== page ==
A recent example of a brand that lost its way and then its marketplace lead is Nokia. Nokia’s handset division ignored the launch of the iPhone. In 2007, Nokia had 49% of the global smartphone market and in 2013 it was sold to Microsoft for a fraction of its value. It is difficult to imagine that any company or individual would strive to go out of business, so why does it happen?
Let’s start with the definition of irrelevant which is “not connected with or relevant to something.” All you need to do to become irrelevant is to lose connection with your audience (in the case of a media company) or become less relevant to your customers (in the case of a brand or retailer). How did the CEOs of Circuit City, Borders and Blockbuster ensure their companies stayed relevant? How did the publishers of Life or Look magazine respond to changing readership habits and new platforms?
Company extinctions are preventable. The opportunity to create new models in today’s white space has never been brighter. New technology platforms and changes in consumer behavior are accelerating change while creating new market opportunities. The world in 2015 is very different from 2010. Software tools and cloud computing are producing new products, drastically reducing the time and cost to create them.
In today’s world, change happens in months rather than years. Why? In 2015 the world is a 24/7 global economy where millions of engineers, scientists, corporations, universities and entrepreneurs are racing to find new ways to navigate and improve everyday life and business. Charles Darwin said, “Intelligence is based on how efficient a species became at doing the things they need to survive.” Successful leaders and their teams focus on using their intelligence to stay connected and relevant to their consumers/users.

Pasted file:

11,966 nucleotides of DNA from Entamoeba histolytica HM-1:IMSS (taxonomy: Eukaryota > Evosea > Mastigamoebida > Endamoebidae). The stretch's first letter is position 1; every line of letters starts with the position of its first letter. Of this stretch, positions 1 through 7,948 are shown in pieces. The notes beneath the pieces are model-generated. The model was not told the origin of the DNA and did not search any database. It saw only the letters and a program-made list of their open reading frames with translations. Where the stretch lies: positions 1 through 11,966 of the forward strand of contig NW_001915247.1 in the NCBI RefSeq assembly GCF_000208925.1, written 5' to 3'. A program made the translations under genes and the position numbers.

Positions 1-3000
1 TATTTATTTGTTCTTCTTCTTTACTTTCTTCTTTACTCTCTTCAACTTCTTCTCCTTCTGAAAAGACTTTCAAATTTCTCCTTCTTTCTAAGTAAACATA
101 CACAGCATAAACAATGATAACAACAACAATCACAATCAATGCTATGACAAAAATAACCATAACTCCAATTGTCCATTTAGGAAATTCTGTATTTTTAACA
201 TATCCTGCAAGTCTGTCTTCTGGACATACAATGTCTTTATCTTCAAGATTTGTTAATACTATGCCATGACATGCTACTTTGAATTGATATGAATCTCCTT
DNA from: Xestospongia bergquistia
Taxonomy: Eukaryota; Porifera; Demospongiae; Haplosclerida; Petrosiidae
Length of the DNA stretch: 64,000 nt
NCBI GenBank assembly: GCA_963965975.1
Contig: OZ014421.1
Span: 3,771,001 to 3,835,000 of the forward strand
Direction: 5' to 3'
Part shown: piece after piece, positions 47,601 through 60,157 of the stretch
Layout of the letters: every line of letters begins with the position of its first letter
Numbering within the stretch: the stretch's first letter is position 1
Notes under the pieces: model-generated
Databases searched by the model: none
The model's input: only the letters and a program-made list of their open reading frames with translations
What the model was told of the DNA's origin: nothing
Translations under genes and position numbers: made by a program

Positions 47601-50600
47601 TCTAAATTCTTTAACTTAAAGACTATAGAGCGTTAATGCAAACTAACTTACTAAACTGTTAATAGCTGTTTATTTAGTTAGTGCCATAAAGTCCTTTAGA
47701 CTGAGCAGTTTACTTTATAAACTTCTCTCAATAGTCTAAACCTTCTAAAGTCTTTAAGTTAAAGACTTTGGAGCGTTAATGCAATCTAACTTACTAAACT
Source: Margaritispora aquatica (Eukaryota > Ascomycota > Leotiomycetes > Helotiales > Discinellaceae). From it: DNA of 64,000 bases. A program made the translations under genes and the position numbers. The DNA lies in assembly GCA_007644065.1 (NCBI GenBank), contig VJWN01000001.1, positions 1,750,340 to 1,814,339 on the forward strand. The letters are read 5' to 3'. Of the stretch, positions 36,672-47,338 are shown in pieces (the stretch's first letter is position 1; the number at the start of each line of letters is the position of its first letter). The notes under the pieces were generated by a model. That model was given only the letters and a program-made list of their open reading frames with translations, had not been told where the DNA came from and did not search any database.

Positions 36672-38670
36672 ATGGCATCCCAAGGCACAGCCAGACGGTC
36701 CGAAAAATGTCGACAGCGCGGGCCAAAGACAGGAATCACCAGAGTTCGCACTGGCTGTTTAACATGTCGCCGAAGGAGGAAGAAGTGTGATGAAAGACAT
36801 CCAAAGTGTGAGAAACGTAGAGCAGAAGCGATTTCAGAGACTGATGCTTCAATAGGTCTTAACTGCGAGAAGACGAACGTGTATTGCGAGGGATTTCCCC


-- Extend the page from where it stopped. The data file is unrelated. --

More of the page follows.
In today’s marketplace, the cost of staying connected and relevant to a company’s customers should be part of the business planning process and a key metric reviewed quarterly by Wall Street analysts. Political candidates are measuring their brand appeal and adjusting their messages and media mix daily. Companies should apply this practice to their businesses.
PepsiCo understands the urgency to act. Indra Nooyi, CEO of Pepsi says ”every morning you’ve got to wake up with a healthy fear that the world is changing and a conviction that, to win, you have to change faster and be more agile than anyone else.”
When a company’s vision is out of sync with its consumer’s need and its organization is out of internal alignment with their view of the customer, it is in the danger zone. To be successful, companies need to have their vision in alignment with the marketplace and to have their team solidly behind the vision. A vision-sync process is an essential part of the annual planning process. It facilitates internal alignment for marketplace opportunities and transformation. It is the way successful companies guard against becoming irrelevant.
The opinions and points of view expressed in this commentary are exclusively the views of the author and do not necessarily represent the views of MediaVillage/MyersBizNet management or associated bloggers.